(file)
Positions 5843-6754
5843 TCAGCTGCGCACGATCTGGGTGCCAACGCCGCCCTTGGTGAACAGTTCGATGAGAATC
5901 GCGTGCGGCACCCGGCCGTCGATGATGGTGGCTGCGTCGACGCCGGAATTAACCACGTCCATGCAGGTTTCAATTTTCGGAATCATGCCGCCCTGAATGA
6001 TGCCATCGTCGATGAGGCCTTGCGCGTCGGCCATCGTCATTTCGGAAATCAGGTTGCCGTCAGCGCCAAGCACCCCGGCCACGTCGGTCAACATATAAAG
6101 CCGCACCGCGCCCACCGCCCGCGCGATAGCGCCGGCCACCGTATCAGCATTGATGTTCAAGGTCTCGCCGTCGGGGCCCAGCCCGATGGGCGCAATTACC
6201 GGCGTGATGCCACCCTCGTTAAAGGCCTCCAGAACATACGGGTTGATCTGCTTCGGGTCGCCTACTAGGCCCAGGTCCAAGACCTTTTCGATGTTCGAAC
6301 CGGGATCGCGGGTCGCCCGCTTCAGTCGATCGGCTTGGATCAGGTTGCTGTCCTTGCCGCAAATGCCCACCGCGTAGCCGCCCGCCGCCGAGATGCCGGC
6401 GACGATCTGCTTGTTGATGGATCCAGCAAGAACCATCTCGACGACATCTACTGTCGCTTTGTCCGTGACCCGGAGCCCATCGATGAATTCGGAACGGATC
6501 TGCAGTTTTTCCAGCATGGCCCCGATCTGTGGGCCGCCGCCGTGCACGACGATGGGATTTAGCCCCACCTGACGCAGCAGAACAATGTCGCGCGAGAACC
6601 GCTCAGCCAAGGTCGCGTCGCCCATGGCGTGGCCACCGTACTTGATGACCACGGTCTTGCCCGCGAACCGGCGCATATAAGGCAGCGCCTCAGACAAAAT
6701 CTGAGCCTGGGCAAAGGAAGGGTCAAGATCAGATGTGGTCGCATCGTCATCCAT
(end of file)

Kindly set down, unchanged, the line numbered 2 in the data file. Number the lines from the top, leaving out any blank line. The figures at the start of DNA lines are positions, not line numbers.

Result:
5843 TCAGCTGCGCACGATCTGGGTGCCAACGCCGCCCTTGGTGAACAGTTCGATGAGAATC